A few local authorities, such Bristol City Council, have managed to build up a strong capacity for transport innovation through strategic leadership, dedicated teams and networking with other cities. But there’s no sign that more funding for transport pilots will be made available anytime in the near future. The government’s Future of Mobility Strategy continues to push heavily for driverless cars, but doesn’t include more resources for local government, who have overall responsibility for transport services in local areas.

New technologies have the power to improve travel across tried and tested modes of transport, such as buses, with immediate benefits for people across the UK. But for this to happen, local governments need to create a vision for their areas – and a cash injection to build innovation capacity is sorely needed.

The Conversation

Emilia Smeds, PhD Candidate in Urban Governance, UCL.

This article is republished from The Conversation under a Creative Commons license. Read the original article.

 
 
 
 

“Without rent control we can’t hope to solve London’s housing crisis”

You BET! Oh GOD. Image: Getty.

Today, the mayor of London called for new powers to introduce rent controls in London. With ever increasing rents swallowing more of people’s income and driving poverty, the free market has clearly failed to provide affordable homes for Londoners. 

Created in 1988, the modern private rented sector was designed primarily to attract investment, with the balance of power weighted almost entirely in landlords’ favour. As social housing stock has been eroded, with more than 1 million fewer social rented homes today compared to 1980, and as the financialisation of homes has driven up house prices, more and more people are getting trapped private renting. In 1990 just 11 per cent of households in London rented privately, but by 2017 this figure had grown to 27 per cent; it is also home to an increasing number of families and older people. 

When I first moved to London, I spent years spending well over 50 per cent of my income on rent. Even without any dependent to support, after essentials my disposable income was vanishingly small. London has the highest rent to income ratio of any region, and the highest proportion of households spending over a third of their income on rent. High rents limit people’s lives, and in London this has become a major driver of poverty and inequality. In the three years leading up to 2015-16, 960,000 private renters were living in poverty, and over half of children growing up in private rented housing are living in poverty.

So carefully designed rent controls therefore have the potential to reduce poverty and may also contribute over time to the reduction of the housing benefit bill (although any housing bill reductions have to come after an expansion of the system, which has been subject to brutal cuts over the last decade). Rent controls may also support London’s employers, two-thirds of whom are struggling to recruit entry-level staff because of the shortage of affordable homes.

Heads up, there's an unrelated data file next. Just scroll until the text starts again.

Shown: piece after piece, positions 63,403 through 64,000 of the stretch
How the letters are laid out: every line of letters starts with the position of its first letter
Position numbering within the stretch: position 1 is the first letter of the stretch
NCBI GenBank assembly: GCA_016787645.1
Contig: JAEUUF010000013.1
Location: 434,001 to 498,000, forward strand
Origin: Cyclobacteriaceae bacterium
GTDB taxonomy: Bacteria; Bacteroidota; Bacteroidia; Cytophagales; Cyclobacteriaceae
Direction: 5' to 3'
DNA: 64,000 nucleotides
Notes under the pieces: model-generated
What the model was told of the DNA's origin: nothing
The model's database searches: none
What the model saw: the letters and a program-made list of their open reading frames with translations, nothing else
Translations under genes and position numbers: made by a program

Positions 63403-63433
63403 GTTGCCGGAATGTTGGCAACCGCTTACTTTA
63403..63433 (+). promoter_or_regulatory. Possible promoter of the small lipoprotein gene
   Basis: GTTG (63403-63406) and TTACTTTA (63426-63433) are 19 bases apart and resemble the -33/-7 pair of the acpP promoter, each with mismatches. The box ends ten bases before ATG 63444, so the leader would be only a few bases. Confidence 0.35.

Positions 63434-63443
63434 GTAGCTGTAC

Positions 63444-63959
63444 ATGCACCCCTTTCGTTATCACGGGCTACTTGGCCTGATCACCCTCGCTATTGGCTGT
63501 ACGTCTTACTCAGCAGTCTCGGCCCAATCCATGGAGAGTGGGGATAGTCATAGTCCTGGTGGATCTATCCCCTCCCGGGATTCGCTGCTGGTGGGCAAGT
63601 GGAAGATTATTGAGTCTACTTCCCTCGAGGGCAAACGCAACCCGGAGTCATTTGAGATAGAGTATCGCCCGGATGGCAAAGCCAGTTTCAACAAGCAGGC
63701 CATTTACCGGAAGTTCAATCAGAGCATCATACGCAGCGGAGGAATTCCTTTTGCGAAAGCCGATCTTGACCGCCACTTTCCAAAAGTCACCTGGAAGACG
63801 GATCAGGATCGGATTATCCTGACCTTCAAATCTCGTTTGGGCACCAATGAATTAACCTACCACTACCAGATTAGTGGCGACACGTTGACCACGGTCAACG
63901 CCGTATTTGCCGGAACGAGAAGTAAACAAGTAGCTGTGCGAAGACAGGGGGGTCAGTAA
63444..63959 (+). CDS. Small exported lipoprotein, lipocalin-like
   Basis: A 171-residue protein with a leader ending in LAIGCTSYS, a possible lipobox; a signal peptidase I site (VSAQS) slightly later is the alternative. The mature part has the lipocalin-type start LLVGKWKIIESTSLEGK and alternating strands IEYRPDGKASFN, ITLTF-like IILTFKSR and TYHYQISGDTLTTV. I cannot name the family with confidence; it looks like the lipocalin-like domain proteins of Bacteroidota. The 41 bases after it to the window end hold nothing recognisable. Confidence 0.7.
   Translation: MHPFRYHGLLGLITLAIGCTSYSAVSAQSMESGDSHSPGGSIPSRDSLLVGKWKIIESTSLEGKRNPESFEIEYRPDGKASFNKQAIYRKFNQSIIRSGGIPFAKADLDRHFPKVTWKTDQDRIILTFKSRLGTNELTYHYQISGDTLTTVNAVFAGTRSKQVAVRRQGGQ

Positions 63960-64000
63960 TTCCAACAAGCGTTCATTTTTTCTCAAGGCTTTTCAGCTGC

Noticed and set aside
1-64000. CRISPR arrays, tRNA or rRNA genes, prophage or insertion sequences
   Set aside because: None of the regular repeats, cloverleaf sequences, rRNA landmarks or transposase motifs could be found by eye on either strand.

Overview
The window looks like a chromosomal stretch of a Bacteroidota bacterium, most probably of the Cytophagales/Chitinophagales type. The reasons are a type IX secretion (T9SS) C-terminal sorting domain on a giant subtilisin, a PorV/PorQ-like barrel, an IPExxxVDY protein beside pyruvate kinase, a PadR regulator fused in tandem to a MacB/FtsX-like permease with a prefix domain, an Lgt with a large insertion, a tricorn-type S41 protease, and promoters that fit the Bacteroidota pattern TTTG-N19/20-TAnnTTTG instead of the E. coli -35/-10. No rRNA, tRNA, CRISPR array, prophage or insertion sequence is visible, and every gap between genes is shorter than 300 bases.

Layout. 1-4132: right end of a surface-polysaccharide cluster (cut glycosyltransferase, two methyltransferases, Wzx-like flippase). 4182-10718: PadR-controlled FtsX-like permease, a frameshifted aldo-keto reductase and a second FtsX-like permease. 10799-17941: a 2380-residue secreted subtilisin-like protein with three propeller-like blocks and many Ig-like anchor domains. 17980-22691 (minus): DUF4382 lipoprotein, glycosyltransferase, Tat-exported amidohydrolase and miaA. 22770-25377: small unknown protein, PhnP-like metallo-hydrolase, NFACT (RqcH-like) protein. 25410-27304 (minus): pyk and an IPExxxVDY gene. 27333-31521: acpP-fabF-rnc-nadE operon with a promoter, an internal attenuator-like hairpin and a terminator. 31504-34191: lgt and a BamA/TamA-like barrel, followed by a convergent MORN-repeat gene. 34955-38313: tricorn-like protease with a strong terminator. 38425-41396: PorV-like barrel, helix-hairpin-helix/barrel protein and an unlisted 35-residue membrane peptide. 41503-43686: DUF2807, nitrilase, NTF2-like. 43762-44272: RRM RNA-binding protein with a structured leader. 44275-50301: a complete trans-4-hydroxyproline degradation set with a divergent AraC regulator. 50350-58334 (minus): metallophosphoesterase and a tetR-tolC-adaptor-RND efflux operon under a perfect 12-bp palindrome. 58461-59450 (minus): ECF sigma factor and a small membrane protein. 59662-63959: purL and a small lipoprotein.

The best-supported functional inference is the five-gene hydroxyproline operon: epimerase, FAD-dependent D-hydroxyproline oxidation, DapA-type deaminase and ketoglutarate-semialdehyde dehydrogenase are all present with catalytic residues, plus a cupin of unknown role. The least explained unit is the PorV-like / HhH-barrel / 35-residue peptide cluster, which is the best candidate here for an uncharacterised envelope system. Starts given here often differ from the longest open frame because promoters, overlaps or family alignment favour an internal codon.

It’s obvious that London rents are far too high, and now an increasing number of voices are calling for rent controls as part of the solution: 68 per cent of Londoners are in favour, and a growing renters’ movement has emerged. Groups like the London Renters Union have already secured a massive victory in the outlawing of section 21 ‘no fault’ evictions. But without rent control, landlords can still unfairly get rid of tenants by jacking up rents.


At the New Economics Foundation we’ve been working with the Mayor of London and the Greater London Authority to research what kind of rent control would work in London. Rent controls are often polarising in the UK but are commonplace elsewhere. New York controls rents on many properties, and Berlin has just introduced a five year “rental lid”, with the mayor citing a desire to not become “like London” as a motivation for the policy. 

A rent control that helps to solve London’s housing crisis would need to meet several criteria. Since rents have risen three times faster than average wages since 2010, rent control should initially brings rents down. Our research found that a 1 per cent reduction in rents for four years could lead to 20 per cent cheaper rents compared to where they would be otherwise. London also needs a rent control both within and between tenancies because otherwise landlords can just reset rents when tenancies end.

Without rent control we can’t hope to solve London’s housing crisis – but it’s not without risk. Decreases in landlord profits could encourage current landlords to exit the sector and discourage new ones from entering it. And a sharp reduction in the supply of privately rented homes would severely reduce housing options for Londoners, whilst reducing incentives for landlords to maintain and improve their properties.

Rent controls should be introduced in a stepped way to minimise risks for tenants. And we need more information on landlords, rents, and their business models in order to design a rent control which avoids unintended consequences.

Rent controls are also not a silver bullet. They need to be part of a package of solutions to London’s housing affordability crisis, including a large scale increase in social housebuilding and an improvement in housing benefit. However, private renting will be part of London’s housing system for some time to come, and the scale of the affordability crisis in London means that the question of rent controls is no longer “if”, but increasingly “how”. 

Joe Beswick is head of housing & land at the New Economics Foundation.